Deputy Senate Majority Leader John DeFrancisco signaled Monday he would opposed efforts backed by Assembly Democrats to preserve a tax on those who earn more than $1 million.

It doesn’t sound like the right way to go,” the Syracuse Republican told WCNY’s The Capitol Pressroom. “If you are going to try to demand the wealthiest, the leaders in business in many cases, I think you are just contradicting good public policy to bring businesses and their leaders here.”

Assembly Speaker Carl Heastie last week in his opening remarks for the 2017 legislative session announced he would push to preserve high rates on the wealthy that are set to expire at the end of the year, potentially putting him at odds with both Senate Republicans and Gov. Andrew Cuomo, who has been uneasy with tax increases in the past.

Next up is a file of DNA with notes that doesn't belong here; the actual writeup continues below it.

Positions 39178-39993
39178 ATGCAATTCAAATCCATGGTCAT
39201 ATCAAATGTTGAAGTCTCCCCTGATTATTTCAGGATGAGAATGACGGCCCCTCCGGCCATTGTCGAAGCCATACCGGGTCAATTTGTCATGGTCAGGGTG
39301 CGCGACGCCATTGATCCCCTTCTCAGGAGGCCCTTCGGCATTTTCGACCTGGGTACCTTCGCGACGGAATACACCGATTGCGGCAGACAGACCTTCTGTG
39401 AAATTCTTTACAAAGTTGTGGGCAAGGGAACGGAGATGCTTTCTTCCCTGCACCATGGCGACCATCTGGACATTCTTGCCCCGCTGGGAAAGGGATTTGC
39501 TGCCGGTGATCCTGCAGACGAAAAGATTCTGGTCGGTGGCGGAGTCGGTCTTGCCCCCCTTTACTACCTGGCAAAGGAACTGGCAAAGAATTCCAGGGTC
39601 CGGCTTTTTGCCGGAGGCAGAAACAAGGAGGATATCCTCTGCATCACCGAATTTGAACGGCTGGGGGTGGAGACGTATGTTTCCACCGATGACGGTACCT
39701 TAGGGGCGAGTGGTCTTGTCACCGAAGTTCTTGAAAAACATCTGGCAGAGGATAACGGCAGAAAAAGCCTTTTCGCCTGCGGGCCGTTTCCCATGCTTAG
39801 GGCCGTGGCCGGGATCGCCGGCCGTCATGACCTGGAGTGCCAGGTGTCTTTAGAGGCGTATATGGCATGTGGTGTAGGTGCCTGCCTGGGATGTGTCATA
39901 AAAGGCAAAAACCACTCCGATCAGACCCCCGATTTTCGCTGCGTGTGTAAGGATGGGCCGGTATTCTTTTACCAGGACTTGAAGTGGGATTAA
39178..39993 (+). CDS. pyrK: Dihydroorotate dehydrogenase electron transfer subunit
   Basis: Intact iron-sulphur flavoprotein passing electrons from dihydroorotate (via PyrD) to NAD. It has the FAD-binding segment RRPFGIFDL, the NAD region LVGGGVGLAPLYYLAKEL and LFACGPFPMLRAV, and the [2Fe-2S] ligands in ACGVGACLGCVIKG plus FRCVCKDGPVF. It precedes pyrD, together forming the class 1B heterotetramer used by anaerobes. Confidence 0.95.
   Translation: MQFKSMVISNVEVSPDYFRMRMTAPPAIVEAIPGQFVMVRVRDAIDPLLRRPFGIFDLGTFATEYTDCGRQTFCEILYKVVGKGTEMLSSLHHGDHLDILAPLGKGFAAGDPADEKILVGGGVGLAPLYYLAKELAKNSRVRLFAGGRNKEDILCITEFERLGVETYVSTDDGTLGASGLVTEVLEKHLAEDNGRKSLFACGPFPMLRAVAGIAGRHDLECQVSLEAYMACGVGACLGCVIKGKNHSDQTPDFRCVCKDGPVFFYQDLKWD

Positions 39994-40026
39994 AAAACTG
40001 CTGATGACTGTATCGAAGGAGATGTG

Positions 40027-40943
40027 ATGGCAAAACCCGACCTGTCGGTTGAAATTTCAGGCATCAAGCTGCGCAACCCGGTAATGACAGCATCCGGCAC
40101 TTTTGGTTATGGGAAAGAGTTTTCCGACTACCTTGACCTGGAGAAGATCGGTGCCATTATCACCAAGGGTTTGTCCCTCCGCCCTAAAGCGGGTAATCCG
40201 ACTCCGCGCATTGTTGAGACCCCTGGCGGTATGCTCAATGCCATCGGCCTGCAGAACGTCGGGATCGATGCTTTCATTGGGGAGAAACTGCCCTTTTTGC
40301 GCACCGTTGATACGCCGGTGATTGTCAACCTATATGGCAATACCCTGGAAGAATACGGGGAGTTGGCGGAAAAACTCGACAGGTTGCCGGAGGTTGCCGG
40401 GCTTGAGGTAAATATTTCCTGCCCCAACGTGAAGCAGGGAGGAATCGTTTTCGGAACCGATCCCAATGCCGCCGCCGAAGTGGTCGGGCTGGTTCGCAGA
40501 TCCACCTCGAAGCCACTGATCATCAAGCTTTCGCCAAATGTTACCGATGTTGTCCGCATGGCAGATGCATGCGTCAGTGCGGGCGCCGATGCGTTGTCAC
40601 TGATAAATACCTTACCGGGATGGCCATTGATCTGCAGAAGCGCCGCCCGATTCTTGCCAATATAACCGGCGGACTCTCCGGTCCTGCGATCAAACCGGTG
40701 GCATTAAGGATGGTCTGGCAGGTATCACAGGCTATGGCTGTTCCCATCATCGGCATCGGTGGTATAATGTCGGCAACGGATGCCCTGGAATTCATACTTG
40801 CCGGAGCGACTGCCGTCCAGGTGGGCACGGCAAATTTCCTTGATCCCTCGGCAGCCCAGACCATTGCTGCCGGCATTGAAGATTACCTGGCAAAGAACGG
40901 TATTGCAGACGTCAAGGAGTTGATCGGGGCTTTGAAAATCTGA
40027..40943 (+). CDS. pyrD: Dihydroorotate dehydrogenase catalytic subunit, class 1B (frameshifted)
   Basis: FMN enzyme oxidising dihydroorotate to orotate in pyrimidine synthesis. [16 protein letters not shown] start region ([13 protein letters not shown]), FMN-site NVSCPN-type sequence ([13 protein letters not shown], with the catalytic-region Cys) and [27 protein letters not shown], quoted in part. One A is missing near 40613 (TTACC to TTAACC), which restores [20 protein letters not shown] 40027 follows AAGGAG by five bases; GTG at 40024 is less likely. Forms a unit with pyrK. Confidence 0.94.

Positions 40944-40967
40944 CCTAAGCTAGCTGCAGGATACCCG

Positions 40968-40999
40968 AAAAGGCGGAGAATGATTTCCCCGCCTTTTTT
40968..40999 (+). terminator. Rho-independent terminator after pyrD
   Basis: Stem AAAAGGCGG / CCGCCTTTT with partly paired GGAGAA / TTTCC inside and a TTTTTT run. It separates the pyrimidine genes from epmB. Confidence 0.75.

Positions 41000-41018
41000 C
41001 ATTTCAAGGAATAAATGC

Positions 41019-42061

Cuomo ultimately agreed to preserving a tax hike on the rich in a 2011 special session by engineering changes to rates for various income brackets.

Fueling an argument for keeping the tax is New York’s darkening revenue picture as laid out by Comptroller Tom DiNapoli.

But DeFrancisco, rather, would see spending cuts commiserate with the lack of revenue.

“Why not just cut the cost of government and then we’re more competitive with other governments? That’s the opposite way to try to attract people here,” he said. “If you are going to follow a philosophy to try to make government work and try to attract people here, you don’t try to add on the burdens.”